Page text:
They are driving from Sparta, Ga., to Atlanta, a two-hour trip from the backwoods quiet of their youth to the hub-airport confusion of their present. What a day. They have visited Hancock Central High in Sparta, where coach Arthur Daniels used to make one of them wear a maroon headband at basketball practice and the other a gold headband, then always forgot which one had the maroon and which one had the gold. They have visited their mom, Grady Mae Grant, back at the small house in the half-deserted government tract neighborhood in the woods. Same house they grew up in. They have stared at the spot where they used to play in the front yard, the grass still unable to grow where they dribbled the ball. The sweet gum tree that held the basket is gone, dead from too much shaking and abuse. Only the stump remains.
"Remember the ball would roll into the garden?" Horace says. "That was the big rule—the ball had better not roll into the garden."
"Kill our mother's collard greens," Harvey says. "You'd have to sneak into the garden, real quiet, to get the ball. 'Cause if our mother heard you...."
"She'd come out with the switch...."
"Just hit you everywhere on your body."
They both are a bit too big to be hit anywhere—Horace is a little taller, at 6'10"; Harvey is 6'9". Horace is also heavier, at 235 pounds, with Harvey at 220. They are 27 years old, Horace first into this world by a nine-minute margin, which he has mentioned for most of his years as the reason that he is a little bigger, a little stronger, a little smarter and much better looking. Harvey does not agree with most of these assessments.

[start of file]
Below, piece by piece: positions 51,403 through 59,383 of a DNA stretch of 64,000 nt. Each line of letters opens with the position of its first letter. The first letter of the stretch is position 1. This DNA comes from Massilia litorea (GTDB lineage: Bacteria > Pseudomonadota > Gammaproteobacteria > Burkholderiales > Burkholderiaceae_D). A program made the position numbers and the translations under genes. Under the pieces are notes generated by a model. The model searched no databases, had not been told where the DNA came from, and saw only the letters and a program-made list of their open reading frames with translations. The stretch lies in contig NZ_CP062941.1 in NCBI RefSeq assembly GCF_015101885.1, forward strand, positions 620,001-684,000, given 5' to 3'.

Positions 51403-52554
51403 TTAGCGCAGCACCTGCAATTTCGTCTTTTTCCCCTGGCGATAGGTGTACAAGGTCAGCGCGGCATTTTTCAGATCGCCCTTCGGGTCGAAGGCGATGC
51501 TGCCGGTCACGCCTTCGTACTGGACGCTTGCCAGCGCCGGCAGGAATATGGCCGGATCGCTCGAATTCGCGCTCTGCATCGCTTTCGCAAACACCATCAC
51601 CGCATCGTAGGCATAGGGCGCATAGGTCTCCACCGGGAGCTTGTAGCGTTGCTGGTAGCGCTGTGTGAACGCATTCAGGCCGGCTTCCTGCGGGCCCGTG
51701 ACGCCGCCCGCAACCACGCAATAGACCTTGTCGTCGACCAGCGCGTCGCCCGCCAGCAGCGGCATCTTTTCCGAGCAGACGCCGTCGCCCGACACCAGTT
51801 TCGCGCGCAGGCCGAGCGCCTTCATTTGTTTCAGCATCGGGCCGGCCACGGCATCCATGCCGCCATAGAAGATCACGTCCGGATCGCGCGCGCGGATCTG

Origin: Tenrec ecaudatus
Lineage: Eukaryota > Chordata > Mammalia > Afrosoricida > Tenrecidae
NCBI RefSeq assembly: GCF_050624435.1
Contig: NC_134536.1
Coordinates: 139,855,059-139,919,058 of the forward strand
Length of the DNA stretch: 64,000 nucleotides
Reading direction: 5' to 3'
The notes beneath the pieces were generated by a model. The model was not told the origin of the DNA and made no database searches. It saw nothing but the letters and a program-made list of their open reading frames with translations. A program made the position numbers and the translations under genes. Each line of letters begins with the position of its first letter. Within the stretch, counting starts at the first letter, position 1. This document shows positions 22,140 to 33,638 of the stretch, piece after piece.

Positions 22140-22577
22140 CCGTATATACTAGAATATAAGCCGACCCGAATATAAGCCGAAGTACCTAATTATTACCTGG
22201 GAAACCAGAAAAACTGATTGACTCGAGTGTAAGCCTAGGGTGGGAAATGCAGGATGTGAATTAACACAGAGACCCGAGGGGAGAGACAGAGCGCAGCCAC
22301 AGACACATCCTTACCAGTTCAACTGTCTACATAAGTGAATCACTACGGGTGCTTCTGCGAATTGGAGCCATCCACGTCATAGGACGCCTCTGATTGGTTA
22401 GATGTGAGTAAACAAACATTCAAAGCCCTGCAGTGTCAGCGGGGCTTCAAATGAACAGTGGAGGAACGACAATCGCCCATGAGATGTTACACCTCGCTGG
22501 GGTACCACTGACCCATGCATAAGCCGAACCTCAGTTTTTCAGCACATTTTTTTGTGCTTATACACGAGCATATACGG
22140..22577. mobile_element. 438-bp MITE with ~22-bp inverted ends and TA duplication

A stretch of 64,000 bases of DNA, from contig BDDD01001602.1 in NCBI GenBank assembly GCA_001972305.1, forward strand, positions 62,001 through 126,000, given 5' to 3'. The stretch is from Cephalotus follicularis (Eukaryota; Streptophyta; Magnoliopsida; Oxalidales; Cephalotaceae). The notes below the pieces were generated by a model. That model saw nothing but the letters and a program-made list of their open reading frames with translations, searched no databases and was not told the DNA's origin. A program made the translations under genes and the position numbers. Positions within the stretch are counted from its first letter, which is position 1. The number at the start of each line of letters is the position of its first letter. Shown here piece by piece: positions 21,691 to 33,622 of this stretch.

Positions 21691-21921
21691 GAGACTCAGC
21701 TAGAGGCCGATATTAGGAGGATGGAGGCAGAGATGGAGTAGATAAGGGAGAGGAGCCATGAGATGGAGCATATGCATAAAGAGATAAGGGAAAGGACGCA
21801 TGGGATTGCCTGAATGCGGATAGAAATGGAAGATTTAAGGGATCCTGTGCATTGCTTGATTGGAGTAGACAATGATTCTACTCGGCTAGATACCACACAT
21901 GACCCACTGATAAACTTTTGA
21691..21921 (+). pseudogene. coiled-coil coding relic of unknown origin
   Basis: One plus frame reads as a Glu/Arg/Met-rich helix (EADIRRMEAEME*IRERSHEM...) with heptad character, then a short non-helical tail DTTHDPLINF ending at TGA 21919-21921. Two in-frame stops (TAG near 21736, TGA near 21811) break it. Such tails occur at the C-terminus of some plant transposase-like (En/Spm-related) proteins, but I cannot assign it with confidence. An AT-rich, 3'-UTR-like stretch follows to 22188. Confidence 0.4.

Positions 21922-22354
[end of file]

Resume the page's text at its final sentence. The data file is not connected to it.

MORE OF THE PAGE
Horace is the power forward, the prime character actor in two Chicago Bull championships, taking the ball off the backboard for superstars Michael Jordan and Scottie Pippen. He'll earn $2 million for the 1992-93 season. Harvey is the so-called small forward, a reluctant but wealthy Washington Bullet, owner of a new six-year, $17.1 million contract that was obtained on July 17 when the Bullets matched a free-agent offer by the New York Knicks. Horace and Harvey. Harvey and Horace. Horace says he won all games in their youth, in one-on-one competition, all of the time. Harvey does not agree with this assessment.
"Harvey hung around with the pretty boys in high school," Horace says. "Always wanted to look good. Thinking about clothes. Hollywood. He always was Hollywood."
"Horace hung out with the bad guys," Harvey says. "All these muscle guys, with their teeth out, with scars on their cheeks. You'd see these guys coming, you'd walk the other way. Horace always thought he was a tough guy. He'd steal the food off my plate at dinner."
"I never stole it," Horace says. "I just took it."